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The lecture, “Listening to the Outside Voice Within,” was one part of a series put on for Black Awareness Month. Professor Polly McLean of the School of Journalism and Mass Communication and Professor Deborah Hollis from the Library Administration discussed their experiences of coming to the CU campus as black women.
McLean said the statistics demonstrate a diversity gap with professors on the CU campus.
“Five percent of 1.2 million instructors in the U.S. are African-American,” McLean said. “Twenty-nine out of 1,100 professors on the CU campus are identified (African-American) and there are ten black women, nine of which teach regularly.”
One of the guests at the lecture was L. Kaifa Roland, a professor in the anthropology department.
“This is very enlightening,” Roland said. “I didn’t know I was one of ten.”
Being one of ten black women teaching on campus can be felt in the classroom, McLean said.
“When I walk into a classroom, they do not see a female first,” McLean said. “They see black first.”
Professor Brenda Allen, of the department of continuing education made comments on a taped interview.
“A white male student on the first day of class comes up to me with a drop slip,” Allen said. “When I asked him why he was dropping the class he said, ‘I have already taken my ethnic studies requirement.’”
Allen was not even teaching an ethnic studies course, but the student assumed she was because of the color of her skin.
McLean also said that if there is a diversity problem people turn to them for help.
“If a white professor thinks there is a diversity problem on campus,” McLean said. “they will find a person (of color) to have them work as a team to fix it.”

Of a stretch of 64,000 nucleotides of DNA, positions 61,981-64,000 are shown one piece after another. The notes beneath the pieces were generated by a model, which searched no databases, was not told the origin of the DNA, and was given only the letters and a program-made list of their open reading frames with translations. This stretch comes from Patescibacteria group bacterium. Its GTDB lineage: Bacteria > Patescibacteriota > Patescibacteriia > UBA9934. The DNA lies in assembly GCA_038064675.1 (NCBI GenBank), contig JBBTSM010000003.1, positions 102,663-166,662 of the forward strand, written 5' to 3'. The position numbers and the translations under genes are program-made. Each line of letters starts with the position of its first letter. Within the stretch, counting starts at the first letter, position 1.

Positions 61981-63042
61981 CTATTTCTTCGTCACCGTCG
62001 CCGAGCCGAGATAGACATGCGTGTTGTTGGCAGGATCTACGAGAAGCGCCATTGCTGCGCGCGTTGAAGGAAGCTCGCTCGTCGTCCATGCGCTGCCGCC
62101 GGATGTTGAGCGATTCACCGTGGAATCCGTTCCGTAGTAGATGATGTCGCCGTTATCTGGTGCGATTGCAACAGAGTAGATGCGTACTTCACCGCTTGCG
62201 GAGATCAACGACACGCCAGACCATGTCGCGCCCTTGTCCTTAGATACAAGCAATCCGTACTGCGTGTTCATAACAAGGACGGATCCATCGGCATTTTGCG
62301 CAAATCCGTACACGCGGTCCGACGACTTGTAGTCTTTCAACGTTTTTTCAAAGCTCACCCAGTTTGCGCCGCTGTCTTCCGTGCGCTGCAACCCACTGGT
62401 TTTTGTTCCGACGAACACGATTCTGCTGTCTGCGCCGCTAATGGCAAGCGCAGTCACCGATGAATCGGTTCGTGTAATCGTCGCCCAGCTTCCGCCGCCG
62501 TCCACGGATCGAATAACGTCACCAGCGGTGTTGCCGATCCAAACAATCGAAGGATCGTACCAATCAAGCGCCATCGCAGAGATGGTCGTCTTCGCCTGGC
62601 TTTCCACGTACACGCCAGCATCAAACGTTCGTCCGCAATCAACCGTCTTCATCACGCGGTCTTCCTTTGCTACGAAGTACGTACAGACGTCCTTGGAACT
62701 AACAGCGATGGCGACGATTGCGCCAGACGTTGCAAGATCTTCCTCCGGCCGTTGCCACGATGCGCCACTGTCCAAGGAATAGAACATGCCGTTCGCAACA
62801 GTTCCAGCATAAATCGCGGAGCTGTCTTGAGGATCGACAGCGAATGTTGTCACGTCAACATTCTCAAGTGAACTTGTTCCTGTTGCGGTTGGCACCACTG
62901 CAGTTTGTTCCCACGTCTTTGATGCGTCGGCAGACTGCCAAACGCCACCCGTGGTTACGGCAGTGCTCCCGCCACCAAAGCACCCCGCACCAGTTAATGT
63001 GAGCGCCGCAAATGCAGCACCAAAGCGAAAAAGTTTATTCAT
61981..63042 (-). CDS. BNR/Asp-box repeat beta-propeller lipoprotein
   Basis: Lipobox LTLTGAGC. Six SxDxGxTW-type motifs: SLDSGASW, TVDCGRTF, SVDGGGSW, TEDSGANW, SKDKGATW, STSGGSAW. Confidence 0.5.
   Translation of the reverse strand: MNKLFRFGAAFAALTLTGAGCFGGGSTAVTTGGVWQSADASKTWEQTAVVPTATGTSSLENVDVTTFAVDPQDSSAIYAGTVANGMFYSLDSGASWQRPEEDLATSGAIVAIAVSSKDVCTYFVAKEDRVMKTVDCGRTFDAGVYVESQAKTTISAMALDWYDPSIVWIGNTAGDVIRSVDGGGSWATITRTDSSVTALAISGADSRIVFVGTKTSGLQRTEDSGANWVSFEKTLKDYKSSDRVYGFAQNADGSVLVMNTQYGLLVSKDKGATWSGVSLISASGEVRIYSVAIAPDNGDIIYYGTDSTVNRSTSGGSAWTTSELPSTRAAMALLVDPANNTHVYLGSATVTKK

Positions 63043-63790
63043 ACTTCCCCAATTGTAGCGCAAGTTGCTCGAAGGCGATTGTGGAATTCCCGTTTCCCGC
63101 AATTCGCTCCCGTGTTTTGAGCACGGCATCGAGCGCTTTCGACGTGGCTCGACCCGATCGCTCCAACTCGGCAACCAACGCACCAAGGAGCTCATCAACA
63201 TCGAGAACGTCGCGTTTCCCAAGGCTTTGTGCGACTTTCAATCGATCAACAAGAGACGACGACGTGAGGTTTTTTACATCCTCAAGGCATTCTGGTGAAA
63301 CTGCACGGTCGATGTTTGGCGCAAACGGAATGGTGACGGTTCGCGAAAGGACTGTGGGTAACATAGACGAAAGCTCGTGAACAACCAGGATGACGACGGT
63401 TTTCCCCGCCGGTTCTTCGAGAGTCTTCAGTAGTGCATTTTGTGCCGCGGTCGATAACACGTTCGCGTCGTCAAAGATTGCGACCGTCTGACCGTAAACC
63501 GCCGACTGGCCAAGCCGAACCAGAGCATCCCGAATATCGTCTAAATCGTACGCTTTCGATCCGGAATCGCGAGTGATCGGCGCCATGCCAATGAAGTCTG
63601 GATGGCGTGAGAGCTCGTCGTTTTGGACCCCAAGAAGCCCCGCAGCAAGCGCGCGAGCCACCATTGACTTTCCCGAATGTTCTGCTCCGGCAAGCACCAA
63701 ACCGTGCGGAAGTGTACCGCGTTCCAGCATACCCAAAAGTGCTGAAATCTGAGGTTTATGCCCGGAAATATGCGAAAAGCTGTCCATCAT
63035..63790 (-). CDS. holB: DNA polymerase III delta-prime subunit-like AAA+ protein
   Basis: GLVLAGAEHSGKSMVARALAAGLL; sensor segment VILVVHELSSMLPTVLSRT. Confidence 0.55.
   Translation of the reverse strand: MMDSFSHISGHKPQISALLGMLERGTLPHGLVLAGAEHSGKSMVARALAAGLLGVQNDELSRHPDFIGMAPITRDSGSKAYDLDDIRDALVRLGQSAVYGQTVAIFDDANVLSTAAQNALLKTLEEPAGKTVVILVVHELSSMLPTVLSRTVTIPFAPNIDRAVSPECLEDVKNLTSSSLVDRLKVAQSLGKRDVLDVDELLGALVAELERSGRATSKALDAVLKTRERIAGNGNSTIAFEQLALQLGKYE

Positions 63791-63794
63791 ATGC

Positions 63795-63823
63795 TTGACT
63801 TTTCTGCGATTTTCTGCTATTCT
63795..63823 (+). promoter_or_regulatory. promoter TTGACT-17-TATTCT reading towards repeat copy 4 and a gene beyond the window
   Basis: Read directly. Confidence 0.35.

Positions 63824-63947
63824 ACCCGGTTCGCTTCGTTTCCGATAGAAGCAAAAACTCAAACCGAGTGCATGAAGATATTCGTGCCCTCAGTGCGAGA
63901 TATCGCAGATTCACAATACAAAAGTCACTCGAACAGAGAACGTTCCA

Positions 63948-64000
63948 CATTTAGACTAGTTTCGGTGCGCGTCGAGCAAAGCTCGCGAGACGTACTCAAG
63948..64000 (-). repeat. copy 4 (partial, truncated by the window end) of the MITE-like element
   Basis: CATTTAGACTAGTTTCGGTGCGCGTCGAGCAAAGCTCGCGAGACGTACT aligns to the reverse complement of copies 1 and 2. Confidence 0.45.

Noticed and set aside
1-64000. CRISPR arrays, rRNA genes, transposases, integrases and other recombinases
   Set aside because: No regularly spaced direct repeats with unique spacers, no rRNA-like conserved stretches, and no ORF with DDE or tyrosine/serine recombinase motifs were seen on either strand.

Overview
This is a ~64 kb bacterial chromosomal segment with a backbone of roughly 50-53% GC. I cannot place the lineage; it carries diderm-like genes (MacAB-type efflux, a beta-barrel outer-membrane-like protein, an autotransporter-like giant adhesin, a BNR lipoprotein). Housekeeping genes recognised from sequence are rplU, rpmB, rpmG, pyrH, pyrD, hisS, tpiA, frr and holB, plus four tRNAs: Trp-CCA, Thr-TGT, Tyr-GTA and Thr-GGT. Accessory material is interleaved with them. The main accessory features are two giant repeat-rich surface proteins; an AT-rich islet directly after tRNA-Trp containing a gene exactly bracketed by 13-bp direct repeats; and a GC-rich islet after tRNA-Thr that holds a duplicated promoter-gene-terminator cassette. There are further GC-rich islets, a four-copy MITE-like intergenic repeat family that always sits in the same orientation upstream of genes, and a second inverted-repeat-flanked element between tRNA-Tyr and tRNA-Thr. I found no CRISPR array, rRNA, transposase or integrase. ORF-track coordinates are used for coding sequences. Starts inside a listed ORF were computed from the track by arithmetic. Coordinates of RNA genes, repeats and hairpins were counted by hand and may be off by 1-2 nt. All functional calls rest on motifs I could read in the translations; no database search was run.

McLean said Afro-American studies on campus do not address the problem.
“Scholars are interested in studying rather than improving black culture,” McLean said.
During the seminar, McLean reflected on a time when she went to receive an award. A white professor who was receiving the same award was called up using the title doctor. When McLean was called up to receive her award the speaker announced, “Polly come up here,” even though McLean herself has a doctoral degree.
Perception, McLean said, contributed to that mistake.
“The perception that we are black and female means we are educationally inferior,” McLean said. “On the flip side, they expect less of us, so do we end up expecting less of ourselves?”
McLean said she survives the racism and ignorance with humor, and by figuring out the unwritten rules on campus.
Another of the lecturers, Derek Wilson, who works at the Cultural Unity Student Center, spoke on the problem with black history and awareness.
“There seems to be this notion that black history is just for black folk,” Wilson said. “People know its Black History Month but assume it is just for them (blacks).”
Black Awareness Month will continue through the month of February and there will be many seminars and films on the CU campus.
To view the lecture schedule go to: www.colorado.edu/studentaffairs/cma/events.htm